(10) China is largest coal user. In 2013, China consumed 50.3% of the world’s total coal consumption, 4.2 times what the U.S. consumed, and 6.7 times that of the EU.
(11) China has been addicted to coal. Coal = 70% of the China’s primary energy production & consumption, which far exceeds the 20% avg in developed countries.
(12) Coal = carbon emissions. (2012) Emissions from #coalconsumption = 62% of China’s total primary PM2.5 emissions, 93% of SO2 emissions, 70% of NOx emissions.
(13) The True cost of coal. $80 per ton plus an additional $43 in social costs.
———————- SOURCES ———————-
(1) The plan spells out a comprehensive new program — including new and amended climate change legislation, emissions standards, permits and regulations; mitigation and adaptation measures; fiscal, tax and investment policies; steps to improve R&D, GHG monitoring, reporting and verification and personnel capacity; and improvements in governmental coordination and international cooperation.
(2) According to section 1502 of the Dodd Frank Act passed in 2011 in the US, companies listed with the US Securities and Exchange Commission, including any Chinese firms, must carry out a country of origin inquiry on all tin, tantalum, tungsten – for which demand in the US is very high – or gold contained in their products. If these resources come from Democratic Republic of Congo, which due to the global supply chain is completely possible, or adjoining countries, the companies have to carry out supply chain due diligence to determine whether they have funded armed groups in the DRC.
Tsinghua University released a study stating that China can reduce carbon and air pollution and grow its economy.
(9) November 4, 2014, Natural Resources Defense Council’s report as part of the China Coal Consumption Cap Plan and Policy Research Project: “The True Cost of Coal in 2012.”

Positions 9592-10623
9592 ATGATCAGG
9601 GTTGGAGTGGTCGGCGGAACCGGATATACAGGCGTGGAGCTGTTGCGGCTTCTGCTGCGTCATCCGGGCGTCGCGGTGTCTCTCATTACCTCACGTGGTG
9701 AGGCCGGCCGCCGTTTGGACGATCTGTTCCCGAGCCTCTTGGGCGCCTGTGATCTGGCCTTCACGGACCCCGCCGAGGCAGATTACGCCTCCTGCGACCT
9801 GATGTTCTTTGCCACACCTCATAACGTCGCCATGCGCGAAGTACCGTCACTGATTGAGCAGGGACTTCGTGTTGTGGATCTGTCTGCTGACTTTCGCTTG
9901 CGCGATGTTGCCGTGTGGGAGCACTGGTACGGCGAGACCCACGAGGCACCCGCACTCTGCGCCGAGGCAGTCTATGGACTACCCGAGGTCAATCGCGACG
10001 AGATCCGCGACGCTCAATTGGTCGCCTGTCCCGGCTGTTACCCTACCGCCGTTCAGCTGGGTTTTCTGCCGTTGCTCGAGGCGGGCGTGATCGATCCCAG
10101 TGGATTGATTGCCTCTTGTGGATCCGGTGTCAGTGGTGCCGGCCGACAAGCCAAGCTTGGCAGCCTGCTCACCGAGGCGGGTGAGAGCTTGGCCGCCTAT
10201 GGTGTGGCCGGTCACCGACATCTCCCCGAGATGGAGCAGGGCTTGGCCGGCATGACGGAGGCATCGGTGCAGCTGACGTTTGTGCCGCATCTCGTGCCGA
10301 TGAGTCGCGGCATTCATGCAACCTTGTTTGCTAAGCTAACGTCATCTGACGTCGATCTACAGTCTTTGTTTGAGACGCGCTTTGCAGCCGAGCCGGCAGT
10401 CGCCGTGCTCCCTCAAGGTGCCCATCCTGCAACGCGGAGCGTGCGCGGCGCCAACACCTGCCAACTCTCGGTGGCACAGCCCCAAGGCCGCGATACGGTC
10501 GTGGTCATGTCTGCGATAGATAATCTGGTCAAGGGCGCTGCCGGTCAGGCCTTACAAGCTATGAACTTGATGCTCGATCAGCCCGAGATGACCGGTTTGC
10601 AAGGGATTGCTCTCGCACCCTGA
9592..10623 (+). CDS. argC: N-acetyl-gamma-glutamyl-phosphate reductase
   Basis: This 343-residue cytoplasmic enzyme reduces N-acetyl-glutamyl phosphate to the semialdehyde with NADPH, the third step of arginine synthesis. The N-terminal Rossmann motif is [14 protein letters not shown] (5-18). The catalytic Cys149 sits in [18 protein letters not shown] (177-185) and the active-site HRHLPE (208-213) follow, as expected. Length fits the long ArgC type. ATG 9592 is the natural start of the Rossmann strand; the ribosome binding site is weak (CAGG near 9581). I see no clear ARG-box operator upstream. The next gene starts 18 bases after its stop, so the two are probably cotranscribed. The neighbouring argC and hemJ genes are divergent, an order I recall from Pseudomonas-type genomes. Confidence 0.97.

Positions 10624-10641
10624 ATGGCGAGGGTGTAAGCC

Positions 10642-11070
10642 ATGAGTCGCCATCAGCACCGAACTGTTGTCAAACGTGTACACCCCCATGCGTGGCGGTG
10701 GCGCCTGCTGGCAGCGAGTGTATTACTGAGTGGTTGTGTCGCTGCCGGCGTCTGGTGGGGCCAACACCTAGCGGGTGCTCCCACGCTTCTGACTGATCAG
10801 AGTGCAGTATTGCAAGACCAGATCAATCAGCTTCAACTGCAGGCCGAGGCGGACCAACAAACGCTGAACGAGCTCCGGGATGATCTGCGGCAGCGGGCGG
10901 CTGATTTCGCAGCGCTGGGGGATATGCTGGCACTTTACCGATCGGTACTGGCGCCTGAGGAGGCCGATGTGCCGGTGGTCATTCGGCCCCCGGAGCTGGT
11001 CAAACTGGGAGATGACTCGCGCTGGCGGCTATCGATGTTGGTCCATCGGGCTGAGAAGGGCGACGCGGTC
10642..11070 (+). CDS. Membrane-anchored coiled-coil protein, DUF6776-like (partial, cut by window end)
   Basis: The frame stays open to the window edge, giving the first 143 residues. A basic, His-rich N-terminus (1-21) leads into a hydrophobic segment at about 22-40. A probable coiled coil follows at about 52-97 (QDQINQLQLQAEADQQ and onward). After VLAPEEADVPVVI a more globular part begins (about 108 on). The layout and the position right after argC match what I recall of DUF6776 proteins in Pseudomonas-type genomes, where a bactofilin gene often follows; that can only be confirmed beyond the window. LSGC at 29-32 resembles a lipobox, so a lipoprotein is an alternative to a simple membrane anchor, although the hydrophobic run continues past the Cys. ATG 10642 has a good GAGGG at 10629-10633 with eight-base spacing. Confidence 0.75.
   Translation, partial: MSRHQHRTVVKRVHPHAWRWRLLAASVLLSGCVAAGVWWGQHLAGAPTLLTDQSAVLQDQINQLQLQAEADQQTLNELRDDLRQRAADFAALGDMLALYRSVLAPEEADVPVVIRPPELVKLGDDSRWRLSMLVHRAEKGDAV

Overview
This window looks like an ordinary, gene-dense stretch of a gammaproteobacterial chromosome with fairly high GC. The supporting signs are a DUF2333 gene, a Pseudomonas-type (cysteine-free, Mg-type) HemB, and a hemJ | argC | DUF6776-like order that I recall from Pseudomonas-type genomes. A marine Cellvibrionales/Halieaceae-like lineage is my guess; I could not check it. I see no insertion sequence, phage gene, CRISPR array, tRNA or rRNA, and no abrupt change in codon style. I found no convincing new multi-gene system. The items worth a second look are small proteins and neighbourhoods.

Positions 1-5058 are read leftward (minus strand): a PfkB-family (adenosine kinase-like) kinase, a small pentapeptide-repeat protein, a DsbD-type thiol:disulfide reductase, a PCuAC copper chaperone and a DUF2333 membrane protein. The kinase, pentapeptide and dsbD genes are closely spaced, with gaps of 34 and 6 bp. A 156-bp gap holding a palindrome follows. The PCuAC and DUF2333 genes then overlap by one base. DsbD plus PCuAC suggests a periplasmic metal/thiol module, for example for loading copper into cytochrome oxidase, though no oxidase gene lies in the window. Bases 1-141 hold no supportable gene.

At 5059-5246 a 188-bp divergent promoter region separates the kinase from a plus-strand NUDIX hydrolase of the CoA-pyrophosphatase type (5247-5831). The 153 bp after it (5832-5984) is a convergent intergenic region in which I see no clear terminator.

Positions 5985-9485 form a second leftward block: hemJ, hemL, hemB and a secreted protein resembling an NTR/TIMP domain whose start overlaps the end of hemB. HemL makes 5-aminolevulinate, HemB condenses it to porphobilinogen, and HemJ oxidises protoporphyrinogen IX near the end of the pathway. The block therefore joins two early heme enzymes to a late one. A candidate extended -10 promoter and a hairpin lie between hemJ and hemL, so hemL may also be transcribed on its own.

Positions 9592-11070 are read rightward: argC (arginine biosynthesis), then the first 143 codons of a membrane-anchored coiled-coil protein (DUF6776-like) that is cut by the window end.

(10) (10) (11) October 20, 2014 Natural Resources Defense Council’s report as part of the China Coal Consumption Cap Plan and Policy Research Project: “Coal Utilization’s Contribution to China’s Air Pollution.” http://www.nrdc.cn/coalcap/index.php/English/project_content/id/448
(13) November 4, 2014, Natural Resources Defense Council’s report as part of the China Coal Consumption Cap Plan and Policy Research Project: “The True Cost of Coal in 2012.”
Peggy Liu, Chairperson of JUCCCE, is internationally recognized for her expertise on China’s sustainability landscape and for fostering international collaboration with China. JUCCCE is a non-profit organization dedicated to accelerating the greening of China, because a green China is the key to a healthy world. JUCCCE is a leader in creating systemic change in sustainable cities, sustainable consumerism and smart grid, and most noted for its multi-sector convening power. Peggy has a passion for making the world a better place.
As one of the leading green thinkers in China, Peggy was honored as the Hillary Step for Climate Change Solutions in 2012, a Time MagazineHero of the Environment in 2008, the Hillary Laureate of 2010 for climate change leadership, a Forbes “Women to Watch in Asia” in 2010, a Huffington Post “Greatest Person of the Day” in 2011, one of China’s top 50 innovative business leaders by China Business News Weekly in 2012.